Abstract for: Recycling our way to more waste in New Zealand: Insights from systems modelling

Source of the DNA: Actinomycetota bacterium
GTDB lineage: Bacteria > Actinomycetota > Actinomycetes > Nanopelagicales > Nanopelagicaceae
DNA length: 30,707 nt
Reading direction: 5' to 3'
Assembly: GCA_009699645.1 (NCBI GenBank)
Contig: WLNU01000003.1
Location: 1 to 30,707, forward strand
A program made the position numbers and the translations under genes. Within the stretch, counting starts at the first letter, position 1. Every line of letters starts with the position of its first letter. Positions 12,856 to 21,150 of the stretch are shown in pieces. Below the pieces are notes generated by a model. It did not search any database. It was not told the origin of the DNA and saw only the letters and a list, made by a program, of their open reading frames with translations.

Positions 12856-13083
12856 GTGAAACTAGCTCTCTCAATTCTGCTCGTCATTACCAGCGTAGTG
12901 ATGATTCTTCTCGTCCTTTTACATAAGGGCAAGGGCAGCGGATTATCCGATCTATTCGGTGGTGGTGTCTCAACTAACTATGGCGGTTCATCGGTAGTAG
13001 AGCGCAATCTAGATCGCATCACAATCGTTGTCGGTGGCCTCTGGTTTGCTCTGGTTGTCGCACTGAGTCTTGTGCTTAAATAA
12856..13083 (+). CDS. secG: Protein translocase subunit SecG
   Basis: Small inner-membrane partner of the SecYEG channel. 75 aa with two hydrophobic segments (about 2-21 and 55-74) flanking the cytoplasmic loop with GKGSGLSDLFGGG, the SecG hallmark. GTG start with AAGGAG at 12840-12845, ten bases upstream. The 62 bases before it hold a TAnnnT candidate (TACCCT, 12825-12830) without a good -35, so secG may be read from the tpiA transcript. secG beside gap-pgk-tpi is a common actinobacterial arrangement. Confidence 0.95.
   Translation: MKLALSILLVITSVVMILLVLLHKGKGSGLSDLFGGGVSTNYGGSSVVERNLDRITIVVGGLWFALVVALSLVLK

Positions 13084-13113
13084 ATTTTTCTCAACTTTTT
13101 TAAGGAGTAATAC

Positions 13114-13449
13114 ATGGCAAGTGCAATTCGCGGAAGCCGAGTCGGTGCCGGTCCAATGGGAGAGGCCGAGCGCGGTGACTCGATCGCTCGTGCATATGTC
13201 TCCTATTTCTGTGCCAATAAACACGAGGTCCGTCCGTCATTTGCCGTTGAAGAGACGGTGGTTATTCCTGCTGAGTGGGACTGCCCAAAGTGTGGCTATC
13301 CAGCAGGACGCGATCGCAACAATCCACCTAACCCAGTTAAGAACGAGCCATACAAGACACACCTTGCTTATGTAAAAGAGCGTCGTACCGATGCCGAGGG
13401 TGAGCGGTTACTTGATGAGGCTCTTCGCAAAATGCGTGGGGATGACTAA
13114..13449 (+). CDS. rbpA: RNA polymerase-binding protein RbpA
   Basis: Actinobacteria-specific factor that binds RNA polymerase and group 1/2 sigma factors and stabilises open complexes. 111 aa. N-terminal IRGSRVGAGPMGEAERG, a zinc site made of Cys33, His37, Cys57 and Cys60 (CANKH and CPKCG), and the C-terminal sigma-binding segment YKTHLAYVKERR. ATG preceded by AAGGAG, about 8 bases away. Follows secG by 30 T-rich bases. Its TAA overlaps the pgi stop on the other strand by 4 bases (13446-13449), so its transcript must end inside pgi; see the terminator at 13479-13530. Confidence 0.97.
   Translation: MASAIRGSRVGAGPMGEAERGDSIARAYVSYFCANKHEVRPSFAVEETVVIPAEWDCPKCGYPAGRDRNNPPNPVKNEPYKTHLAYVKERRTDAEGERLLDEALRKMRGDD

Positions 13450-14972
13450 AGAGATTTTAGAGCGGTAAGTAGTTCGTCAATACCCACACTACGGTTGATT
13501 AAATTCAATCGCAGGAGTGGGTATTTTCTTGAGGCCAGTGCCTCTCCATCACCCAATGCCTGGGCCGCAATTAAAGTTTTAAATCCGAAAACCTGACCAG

Solid waste represents a loss of resources and leads to various forms of human and environmental harm. Despite increasing effort being put into waste management solutions, the volume of waste created around the world continues to increase. Waste hierarchy principles attempt to reduce the flow of materials through society, and recycling is often touted as one of the solutions to achieve this. A System Dynamics analysis has been undertaken to investigate the relationship between the act of recycling, and the demand for new single-use plastic packaging in New Zealand. The perceived benefits of recycling appear to be greater than any realised benefits, and they are internalised more quickly than observations of reality. This means that the act of recycling creates an exaggerated perception of harm reduction, which improves product attractiveness and provides a justification for increasing consumption rates. These results suggest that the act of recycling is contributing to a rebound effect, which is inducing more demand for virgin material than it is preventing. This has wide-ranging implications for how we promote and invest in recycling initiatives and provides a new perspective on traditional waste management practices.